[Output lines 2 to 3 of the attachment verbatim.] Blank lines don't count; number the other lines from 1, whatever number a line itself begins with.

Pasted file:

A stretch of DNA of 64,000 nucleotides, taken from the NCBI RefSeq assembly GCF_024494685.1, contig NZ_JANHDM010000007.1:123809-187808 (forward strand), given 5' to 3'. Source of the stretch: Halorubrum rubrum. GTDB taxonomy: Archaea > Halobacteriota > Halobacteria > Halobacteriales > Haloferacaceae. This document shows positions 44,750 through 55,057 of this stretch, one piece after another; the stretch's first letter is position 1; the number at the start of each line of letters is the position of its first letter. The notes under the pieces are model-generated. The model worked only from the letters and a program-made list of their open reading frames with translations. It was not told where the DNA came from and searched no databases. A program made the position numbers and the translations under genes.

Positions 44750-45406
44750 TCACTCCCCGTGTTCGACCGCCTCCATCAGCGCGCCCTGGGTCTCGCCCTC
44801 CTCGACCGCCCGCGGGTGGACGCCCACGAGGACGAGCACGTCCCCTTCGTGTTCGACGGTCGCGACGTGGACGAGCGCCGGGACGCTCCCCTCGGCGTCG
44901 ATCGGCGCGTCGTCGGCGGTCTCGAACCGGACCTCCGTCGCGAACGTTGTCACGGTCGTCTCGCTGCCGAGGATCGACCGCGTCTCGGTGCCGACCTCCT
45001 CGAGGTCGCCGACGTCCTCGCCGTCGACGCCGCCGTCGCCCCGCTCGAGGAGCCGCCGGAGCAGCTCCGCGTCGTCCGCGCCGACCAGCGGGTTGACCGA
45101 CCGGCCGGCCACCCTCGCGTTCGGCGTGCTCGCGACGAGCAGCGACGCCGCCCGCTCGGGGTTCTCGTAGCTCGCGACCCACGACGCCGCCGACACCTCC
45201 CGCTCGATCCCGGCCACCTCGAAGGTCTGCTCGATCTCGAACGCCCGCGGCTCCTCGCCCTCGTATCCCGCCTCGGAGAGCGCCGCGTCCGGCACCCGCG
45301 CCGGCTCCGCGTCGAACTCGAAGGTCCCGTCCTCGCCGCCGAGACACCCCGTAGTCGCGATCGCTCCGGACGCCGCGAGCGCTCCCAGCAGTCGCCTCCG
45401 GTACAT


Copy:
Positions 44750-45406
44750 TCACTCCCCGTGTTCGACCGCCTCCATCAGCGCGCCCTGGGTCTCGCCCTC